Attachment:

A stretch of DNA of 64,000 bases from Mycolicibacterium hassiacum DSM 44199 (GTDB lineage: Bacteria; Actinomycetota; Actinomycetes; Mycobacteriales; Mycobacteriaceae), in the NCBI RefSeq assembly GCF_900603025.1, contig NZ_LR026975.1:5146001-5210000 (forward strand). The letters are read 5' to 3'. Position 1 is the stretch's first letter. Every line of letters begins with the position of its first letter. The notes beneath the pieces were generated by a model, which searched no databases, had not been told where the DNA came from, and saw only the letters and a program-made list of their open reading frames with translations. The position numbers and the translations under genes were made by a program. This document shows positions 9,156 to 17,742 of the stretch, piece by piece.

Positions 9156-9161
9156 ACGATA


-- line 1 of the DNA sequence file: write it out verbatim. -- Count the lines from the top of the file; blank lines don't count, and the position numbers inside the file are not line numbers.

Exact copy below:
A stretch of DNA of 64,000 bases from Mycolicibacterium hassiacum DSM 44199 (GTDB lineage: Bacteria; Actinomycetota; Actinomycetes; Mycobacteriales; Mycobacteriaceae), in the NCBI RefSeq assembly GCF_900603025.1, contig NZ_LR026975.1:5146001-5210000 (forward strand). The letters are read 5' to 3'. Position 1 is the stretch's first letter. Every line of letters begins with the position of its first letter. The notes beneath the pieces were generated by a model, which searched no databases, had not been told where the DNA came from, and saw only the letters and a program-made list of their open reading frames with translations. The position numbers and the translations under genes were made by a program. This document shows positions 9,156 to 17,742 of the stretch, piece by piece.